Many Americans have a distant childhood memory of the magical machines found at zoos, museums and amusement parks that created on the spot slightly-still-warm plastic souvenir animals and other figurines with seams down the backs where the two sides melded together.
You may be surprised to learn that the Mold-A-Rama trademark owner Paul Jones filed a suit in federal court in Chicago in December to defend its mark against alleged infringement, reports the Chicago Tribune. The plaintiff seeks money damages and an order not to use the Mold-A-Rama name.
The defendants are Bruce Weiner, a major Georgia memorabilia collector, who is selling refurbished Mold-A-Rama machines using the original product name, as well as his marketing firm. He reportedly has upgraded over 20 of the machines.
The Tribune reports that the defendant collector tried to sell (unsuccessfully) three of the updated machines at an Illinois coin show in November for around $30,000, resulting in a cease-and-desist letter from the Mold-A-Rama owner’s lawyer. The complaint reportedly alleges that Weiner “materially altered” the machine with “modern parts” that could cause confusion in the marketplace resulting in customers or potential customers to believe that defendant’s refurbished and updated machines it sells are affiliated with or sponsored by the plaintiff’s service business that delivers only Mold-A-Rama as authentically and originally manufuctured.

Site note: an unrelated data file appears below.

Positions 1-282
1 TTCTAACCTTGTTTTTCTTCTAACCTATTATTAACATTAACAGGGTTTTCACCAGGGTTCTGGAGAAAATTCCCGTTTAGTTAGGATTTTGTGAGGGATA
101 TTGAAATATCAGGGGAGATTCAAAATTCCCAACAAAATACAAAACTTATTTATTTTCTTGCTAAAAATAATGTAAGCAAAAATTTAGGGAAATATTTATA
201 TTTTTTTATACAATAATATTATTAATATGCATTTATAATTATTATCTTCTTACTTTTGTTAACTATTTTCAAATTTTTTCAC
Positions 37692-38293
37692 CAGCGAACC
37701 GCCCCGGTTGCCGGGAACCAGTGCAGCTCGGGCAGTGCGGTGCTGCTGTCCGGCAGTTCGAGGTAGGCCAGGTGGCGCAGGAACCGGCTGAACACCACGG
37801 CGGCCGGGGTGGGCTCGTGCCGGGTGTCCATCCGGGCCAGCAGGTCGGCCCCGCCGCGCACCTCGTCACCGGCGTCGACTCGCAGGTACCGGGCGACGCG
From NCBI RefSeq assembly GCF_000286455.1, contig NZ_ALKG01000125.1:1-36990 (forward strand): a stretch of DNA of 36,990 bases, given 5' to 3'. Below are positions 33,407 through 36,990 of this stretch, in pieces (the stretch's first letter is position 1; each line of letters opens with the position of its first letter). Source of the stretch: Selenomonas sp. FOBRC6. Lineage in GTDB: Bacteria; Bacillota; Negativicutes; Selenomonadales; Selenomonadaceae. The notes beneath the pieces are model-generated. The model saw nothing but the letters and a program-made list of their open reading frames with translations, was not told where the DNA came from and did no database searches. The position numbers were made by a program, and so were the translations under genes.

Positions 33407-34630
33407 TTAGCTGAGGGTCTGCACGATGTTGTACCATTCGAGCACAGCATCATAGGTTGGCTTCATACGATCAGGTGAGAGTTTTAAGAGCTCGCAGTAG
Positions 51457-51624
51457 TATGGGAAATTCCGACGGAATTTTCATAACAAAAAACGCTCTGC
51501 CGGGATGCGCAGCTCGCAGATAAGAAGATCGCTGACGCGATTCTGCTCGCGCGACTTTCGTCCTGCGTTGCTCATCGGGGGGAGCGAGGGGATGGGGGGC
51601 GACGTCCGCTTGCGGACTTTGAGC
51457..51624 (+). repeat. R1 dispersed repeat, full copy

The article describes a video made by Weiner in which he says he is putting the restored machines up for sale to recover some of the restoration expenses. T
The Chicago Tribune article describes a fascinating history of this product and trademark. First owned by Automatic Retailers of America (later called Aramark), the product started in 1962 and was featured at the Seattle and New York World’s Fairs. Mold-A-Rama bought many of the machines in 1971, followed by Jones’ business buying the “abandoned Mold-A-Rama trademark” in 2007.
Jones is cited as saying they have “preserved Mold-A-Rama’s legacy,” the “quintessentially Chicago business.”
Neither defendant responded to the newspaper’s requests for commentary.